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Three Keys to a Successful Zero-trust Implementation

Securing networks is more difficult than ever, and it’s not going to get any easier. Enterprises must manage hundreds of thousands of devices, users, systems, and applications. That means that organizations have hundreds of thousands of potential vulnerabilities. Yet a single compromised password can bring down the entire network, and it has in cases such as the air transport IT company SITA suffered a serious breach earlier this year, where data belonging to 580,000 Singapore Airlines Krisflyer and PPS members were compromised. Or the WordPress incident where a compromised password left the data of over 1 million of the hosting companies’ customers vulnerable.

Thus, the Zero-Trust mantra of “never trust, always verify” is becoming more attractive to businesses in APAC to protect networks from adversaries. It is a security approach in which constant validation is needed to access a network. In other words, zero users, devices, systems or services are automatically trusted — anything connecting to the network must be verified. Additionally, every time a user or device connects to the network it must be validated again. In a Zero-Trust approach, instead of verifying digital identity based on IP addresses, digital identities must be regularly verified based on adaptive authentication methods such as PKI, multi-factor authentication (MFA) and single sign-on (SSO).

The quick transition to the Zero-Trust model is mainly fueled by remote work, cloud adoption and an increase in deploying devices in recent years. Remote work increases the number of connected devices to the network and consequently the number of connected users remotely. Additionally, cloud solutions require Zero-Trust architecture because network infrastructures are no longer solely on premises, but are fully in the cloud or, more often, a hybrid approach, which requires a complex security posture.

Organizations face problems with Zero-Trust implementation

According to one survey, about a third of organizations have already adopted a Zero-Trust strategy and 60% plan to adopt it in the next year.

However, despite the emphasis on Zero-Trust security, APAC organizations are lagging behind their counterparts in EMEA and North America as only 13% had already implemented a Zero-Trust security strategy compared to 20% of organizations each in EMEA and North America. Challenges faced when implementing the Zero-Trust framework include the lack of resources and costs, talent and skill shortages and technology gaps.

Three keys to successfully implementing Zero-Trust

Having the right security solutions to support a Zero-Trust strategy is critical. Here are three keys to implement a Zero-Trust approach successfully:

1.    Use Public Key Infrastructure (PKI)

Implementing a Zero-Trust architecture hinges on a secure way to verify identity. PKI is a tried-and-true way to provide digital identity for a variety of use cases. It can provide authentication and authorization solutions and form the foundation for secure identity inside a Zero-Trust environment.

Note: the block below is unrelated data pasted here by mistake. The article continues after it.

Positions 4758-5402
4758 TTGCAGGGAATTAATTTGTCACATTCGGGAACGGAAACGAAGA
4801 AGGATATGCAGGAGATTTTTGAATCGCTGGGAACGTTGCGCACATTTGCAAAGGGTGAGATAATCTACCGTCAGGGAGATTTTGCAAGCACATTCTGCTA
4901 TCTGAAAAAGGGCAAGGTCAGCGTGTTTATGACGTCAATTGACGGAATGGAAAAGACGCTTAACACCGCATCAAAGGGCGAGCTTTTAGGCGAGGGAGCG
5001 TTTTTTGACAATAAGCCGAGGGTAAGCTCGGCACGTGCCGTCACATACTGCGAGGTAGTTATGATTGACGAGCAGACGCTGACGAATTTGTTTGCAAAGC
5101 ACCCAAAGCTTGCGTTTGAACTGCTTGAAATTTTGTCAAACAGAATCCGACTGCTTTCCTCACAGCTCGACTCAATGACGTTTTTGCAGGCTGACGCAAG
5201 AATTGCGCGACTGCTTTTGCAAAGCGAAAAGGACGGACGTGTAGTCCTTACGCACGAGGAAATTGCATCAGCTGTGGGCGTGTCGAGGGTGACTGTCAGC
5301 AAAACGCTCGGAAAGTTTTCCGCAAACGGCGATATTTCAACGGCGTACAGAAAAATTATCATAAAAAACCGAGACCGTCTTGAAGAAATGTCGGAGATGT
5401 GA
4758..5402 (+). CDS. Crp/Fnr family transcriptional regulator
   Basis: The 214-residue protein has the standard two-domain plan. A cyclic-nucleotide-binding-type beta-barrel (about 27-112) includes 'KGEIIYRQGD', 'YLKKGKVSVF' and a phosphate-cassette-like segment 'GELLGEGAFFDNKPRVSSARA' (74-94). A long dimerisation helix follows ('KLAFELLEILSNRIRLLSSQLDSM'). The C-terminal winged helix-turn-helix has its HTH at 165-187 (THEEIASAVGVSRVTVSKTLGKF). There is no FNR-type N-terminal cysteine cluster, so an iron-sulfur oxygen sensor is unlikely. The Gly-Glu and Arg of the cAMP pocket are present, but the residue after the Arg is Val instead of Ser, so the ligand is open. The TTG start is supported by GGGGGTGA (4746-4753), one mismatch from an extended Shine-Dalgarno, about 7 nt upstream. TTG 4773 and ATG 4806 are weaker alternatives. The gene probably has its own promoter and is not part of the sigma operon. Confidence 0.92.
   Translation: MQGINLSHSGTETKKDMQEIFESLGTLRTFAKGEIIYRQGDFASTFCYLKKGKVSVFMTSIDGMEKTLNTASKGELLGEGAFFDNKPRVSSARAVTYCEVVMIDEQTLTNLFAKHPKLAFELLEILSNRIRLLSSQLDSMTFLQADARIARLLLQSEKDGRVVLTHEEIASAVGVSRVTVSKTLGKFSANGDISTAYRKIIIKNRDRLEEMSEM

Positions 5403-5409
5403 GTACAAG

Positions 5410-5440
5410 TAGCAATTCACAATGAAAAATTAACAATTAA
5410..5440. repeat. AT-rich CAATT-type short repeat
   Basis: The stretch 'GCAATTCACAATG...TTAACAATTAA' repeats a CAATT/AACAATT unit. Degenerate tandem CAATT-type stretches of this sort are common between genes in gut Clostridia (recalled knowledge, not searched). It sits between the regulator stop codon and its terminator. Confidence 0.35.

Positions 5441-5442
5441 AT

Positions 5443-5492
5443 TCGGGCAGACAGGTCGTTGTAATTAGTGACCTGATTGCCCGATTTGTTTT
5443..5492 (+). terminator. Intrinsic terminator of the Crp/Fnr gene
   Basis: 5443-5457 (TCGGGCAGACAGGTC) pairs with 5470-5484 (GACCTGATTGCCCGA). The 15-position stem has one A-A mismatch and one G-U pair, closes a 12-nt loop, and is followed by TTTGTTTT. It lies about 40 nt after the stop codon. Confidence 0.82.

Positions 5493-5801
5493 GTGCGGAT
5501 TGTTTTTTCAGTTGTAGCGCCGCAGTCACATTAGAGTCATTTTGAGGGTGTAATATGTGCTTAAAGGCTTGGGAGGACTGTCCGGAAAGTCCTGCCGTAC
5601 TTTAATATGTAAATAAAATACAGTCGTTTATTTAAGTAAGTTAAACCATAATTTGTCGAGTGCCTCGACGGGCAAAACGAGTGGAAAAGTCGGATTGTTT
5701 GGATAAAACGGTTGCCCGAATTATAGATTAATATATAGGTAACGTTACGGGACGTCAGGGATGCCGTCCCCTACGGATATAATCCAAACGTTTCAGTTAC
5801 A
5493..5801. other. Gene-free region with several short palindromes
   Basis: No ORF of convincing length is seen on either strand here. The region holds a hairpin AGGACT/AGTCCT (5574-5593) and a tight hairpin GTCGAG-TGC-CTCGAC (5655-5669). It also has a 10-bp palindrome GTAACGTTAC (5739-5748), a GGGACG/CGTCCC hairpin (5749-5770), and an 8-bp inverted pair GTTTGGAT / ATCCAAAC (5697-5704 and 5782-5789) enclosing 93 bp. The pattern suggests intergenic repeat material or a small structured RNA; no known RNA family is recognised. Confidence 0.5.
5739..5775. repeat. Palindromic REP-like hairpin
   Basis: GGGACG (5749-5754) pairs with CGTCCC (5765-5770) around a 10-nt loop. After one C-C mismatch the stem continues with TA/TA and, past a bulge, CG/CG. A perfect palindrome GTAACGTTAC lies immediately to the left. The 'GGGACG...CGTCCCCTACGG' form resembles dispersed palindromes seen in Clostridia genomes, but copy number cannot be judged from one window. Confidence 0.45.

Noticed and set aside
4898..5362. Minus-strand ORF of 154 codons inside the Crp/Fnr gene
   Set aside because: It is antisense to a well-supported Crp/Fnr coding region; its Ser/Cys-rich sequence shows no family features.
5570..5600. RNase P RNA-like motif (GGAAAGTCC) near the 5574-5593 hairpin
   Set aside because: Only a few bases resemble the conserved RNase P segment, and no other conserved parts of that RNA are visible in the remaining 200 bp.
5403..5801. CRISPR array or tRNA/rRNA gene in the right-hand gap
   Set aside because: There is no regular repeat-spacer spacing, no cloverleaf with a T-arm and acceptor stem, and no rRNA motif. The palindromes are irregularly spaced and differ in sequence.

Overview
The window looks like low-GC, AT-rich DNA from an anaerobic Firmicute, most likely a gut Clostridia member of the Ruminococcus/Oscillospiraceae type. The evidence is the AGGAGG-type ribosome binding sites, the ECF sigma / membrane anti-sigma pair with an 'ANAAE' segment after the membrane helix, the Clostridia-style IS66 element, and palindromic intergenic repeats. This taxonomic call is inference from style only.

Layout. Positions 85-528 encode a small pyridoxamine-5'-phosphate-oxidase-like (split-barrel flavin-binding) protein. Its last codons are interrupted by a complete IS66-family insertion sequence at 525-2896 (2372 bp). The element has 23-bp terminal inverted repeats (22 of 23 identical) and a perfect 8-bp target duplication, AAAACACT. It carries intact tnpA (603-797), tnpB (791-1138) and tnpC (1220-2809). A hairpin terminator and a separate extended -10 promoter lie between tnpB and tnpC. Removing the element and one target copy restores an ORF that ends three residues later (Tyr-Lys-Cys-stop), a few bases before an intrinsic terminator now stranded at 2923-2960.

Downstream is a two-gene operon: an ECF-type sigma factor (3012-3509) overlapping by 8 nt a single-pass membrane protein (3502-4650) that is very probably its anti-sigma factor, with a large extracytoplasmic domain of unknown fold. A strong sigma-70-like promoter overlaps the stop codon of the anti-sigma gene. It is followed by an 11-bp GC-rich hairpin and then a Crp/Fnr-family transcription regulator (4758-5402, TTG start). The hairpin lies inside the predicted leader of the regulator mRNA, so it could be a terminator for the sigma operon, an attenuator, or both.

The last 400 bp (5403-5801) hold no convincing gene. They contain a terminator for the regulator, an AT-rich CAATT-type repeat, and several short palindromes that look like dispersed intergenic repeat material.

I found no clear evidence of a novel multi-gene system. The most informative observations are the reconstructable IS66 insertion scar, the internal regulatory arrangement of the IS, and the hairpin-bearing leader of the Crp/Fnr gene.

Even though PKI may not cover every aspect of a Zero-Trust strategy, it does provide a strong foundation for the authentication and trust that’s required. In fact, 96% of IT security executives believe that PKI is essential to building a Zero-Trust architecture. This is because PKI provides what’s needed for a Zero-Trust model:

  • Authentication of the identity of every user and/or device on the network.
  • Encryption of all data at transit across the organization.
  • Data & system integrity by maintaining the integrity of data coming to and from users/devices, automation tools to issue, revoke and replace certificates in a reliable, scalable, and agile manner.
2. Combine PKI with Multi Factor Authentication (MFA)

MFA is one of the most common technologies adopted nowadays as part of the Zero-Trust approach, with 86% of companies worldwide having implemented MFA for their employees. However, this approach comes with its own set of challenges such as pushback from employees who have limited experience with cybersecurity and view the addition of extra security measures as troublesome.

Attacks such as SolarWinds demonstrate that MFA alone can be sidestepped and exploited. That’s why PKI, in conjunction with MFA, is one of the more secure ways to implement the Zero-Trust framework.

3. Automation

Automated PKI is a flexible solution which can support Zero-Trust initiatives. With an increasing number of certificates, automation makes it easier to manage PKI infrastructure. Additionally, applications constantly need to be updated, employees onboarded and offboarded, or accesses moved. Manual management requires a heavy workload that increases the chance of human error and potential vulnerabilities.

Having the right #security solutions to support a #zerotrust strategy is critical. Here are 3 keys to a successful approach: #PKI infrastructure, #MFA and automation. #cybersecurity #respectdataClick to Tweet

Furthermore, most automation solutions also come with increased visibility over the certificate inventory. This is key to a Zero-Trust architecture because when verification is always required, knowing where every digital certificate is located on the network is not just nice to know, it’s critical. Any unknown or undiscovered certificates could leave the entire network vulnerable.